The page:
Although Latham would not agree with using the kinds of techniques described in the radio programme, there is a clear similarity in argument here. We can understand why some of the more extreme practices might happen.
Ethical test preparation?
Popper (1991) argued what has now become the accepted position of the educational community and testing professionals: "No test-preparation practice should increase students' test scores without simultaneously increasing student mastery of the content domain tested." He went on to identify five types of test preparation practice, as follows:
- Previous forms preparation
- Current form preparation
- Generalized test taking preparation
- Same format preparation
- Varied format preparation
Of these, Popper argues that (1) and (2) violate the principle of ethical test preparation practices because both are likely to alter scores without a concomitant increase in ability on what the test is likely to measure. He also argues that (4) is educationally unsound on the grounds that it would limit the item/task types that students would encounter during a programme of study, and hence limit the generalizability of their knowledge and skills. (3) is acceptable because some general preparation regarding item types that might be encountered, timing, and basic test taking strategies, are likely to reduce method effects, thus increasing the likelihood that the test scores will more accurately reflect ability on the construct.
Make your mind up time
Here is a link to a short clip from the data gathered by the investigative journalist in the programme that you have just listened to. She recorded this secretly, so the quality is grainy. However, the audio is reasonable.
What do you think of the advice being given to teachers?
Can anyone be blamed for the use of these kinds of test preparation techniques?
If you were in a position of power over the examination system, what (if any) action would you consider taking?
And what of the journalists?
The media seem to have put their finger on the point; which is why the words 'cheating' and 'malpractice' come up in the discussion. For the media it's about someone getting a test score that doesn't represent what the test taler can actually do, or what they really know. The journalists' instinct is good. For the link between a test score and its meaning is essentially what 'validity' is all about. To the media these practices just seem bizarre.
So I end with this excerpt from the Now Show from 24th April 2009, which documents some of the other weird and wonderful practices to have caught the attention of the media.
Thinking and doing
What test preparation practices have you used (if you are a teacher), or experienced (if you are a language learner)? Do you think any of these techniques work? Why?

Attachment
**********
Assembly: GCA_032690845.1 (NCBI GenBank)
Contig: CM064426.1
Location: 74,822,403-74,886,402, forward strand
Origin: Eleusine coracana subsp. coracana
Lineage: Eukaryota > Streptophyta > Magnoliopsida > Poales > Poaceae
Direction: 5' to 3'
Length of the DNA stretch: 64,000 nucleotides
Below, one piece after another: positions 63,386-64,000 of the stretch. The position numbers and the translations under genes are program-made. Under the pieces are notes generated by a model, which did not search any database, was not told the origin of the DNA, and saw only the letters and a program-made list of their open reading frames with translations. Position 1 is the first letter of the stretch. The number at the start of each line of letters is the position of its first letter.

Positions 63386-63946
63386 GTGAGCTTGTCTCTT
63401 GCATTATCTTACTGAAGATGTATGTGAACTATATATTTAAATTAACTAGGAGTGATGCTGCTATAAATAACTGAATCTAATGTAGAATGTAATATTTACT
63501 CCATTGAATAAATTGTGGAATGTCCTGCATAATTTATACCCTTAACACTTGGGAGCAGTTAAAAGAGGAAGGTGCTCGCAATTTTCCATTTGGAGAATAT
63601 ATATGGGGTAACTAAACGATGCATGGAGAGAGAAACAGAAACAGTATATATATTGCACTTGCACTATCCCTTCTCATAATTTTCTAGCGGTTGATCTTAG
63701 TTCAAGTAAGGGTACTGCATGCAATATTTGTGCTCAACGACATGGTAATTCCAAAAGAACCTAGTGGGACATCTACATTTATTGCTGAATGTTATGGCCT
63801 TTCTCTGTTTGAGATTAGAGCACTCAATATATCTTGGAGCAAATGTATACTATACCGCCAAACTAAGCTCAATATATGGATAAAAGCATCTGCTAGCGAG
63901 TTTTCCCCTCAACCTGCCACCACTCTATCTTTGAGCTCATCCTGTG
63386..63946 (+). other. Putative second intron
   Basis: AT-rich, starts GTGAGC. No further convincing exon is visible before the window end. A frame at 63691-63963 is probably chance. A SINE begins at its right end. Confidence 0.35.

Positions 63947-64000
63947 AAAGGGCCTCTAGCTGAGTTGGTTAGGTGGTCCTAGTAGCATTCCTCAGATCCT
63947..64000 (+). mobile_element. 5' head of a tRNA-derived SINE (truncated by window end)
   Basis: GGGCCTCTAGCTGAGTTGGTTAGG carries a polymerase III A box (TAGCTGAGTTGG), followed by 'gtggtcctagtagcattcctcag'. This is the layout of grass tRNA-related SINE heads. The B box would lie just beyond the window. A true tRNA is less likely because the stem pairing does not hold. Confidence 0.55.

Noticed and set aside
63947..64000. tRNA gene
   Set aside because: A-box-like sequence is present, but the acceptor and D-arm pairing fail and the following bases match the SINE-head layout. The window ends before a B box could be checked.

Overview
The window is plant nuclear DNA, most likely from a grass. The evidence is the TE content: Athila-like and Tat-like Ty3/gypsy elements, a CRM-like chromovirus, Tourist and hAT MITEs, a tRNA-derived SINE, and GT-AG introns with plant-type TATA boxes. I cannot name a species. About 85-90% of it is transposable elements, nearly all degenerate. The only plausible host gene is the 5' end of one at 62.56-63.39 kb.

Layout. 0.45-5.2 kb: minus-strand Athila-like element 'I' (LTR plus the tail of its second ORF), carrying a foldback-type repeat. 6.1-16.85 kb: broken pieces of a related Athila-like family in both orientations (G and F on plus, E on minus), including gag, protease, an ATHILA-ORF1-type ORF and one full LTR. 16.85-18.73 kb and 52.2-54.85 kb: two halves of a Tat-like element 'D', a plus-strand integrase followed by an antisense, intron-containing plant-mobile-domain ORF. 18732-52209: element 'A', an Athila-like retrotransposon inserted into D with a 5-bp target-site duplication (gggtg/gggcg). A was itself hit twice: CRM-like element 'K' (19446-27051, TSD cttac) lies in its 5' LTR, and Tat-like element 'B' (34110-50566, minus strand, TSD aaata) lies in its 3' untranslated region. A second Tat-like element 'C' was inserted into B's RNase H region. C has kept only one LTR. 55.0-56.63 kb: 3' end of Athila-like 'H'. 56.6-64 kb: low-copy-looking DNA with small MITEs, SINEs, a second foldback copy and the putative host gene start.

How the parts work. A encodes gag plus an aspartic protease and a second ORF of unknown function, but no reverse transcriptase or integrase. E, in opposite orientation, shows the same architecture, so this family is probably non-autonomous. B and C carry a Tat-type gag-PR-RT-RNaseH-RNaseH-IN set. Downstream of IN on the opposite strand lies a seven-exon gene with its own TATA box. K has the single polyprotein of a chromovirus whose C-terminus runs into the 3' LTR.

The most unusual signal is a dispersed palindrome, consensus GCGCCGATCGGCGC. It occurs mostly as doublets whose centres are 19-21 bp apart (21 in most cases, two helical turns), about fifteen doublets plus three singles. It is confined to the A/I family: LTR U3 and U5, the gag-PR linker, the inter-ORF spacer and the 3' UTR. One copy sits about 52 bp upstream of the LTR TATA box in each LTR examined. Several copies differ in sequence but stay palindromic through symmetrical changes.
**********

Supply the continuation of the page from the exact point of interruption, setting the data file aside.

And a final suggestion for a group activity. Go to any search engine and type in test preparation. You will be swamped by offers from companies to get you good grades on tests. Most of them, I guarantee, will focus on the market for English as a foreign/second language tests. Many of these will be reputable, but some may not be. If you're working with friends or colleagues, select two or three of these sites and conduct a critical analysis of what they claim to be able to provide. Are any of the practices on offer questionable? What evidence (other than the fact they've been in the business for a long time - which isn't evidence) do they provide to support whatever claims they make?
Does the International Language Testing Association Code of Ethics help you to decide whether the various test preparation practices discussed in this Feature are ethical?
Exam Row Hits Gordonstoun. A teacher at the elite public school is suspended for the test preparation practices described in the programme.
Do whatever it takes. A report into 'assistance' that is often seen as bordering on cheating, from the Times Educational Supplement. Which of these practices do you think are acceptable, and which questionable?
Also see the other Feature on High Stakes Testing, which shows the pressure that learners are sometimes under to perform well on tests.
Latham, H. (1877). On the Action of Examinations Considered as a Means of Selection Cambridge: Deighton, Bell. [Page numbers in this Feature refer to the first US edition, which is the copy I have on my shelves. This was published in 1886 in Boston by Willard Small. However, I assume that the page numbers are the same as the 1877 UK edition.]
Miyazaki, I. (1981). China's Examination Hell. The Civil Service Examinations of Imperial China. New Haven and London: Yale University Press.
Popham, W. J. (1991). Appropriateness of Teachers' Test-Preparation Practices. Educational Measurement: Issues and Practices 10(4), 12 - 15.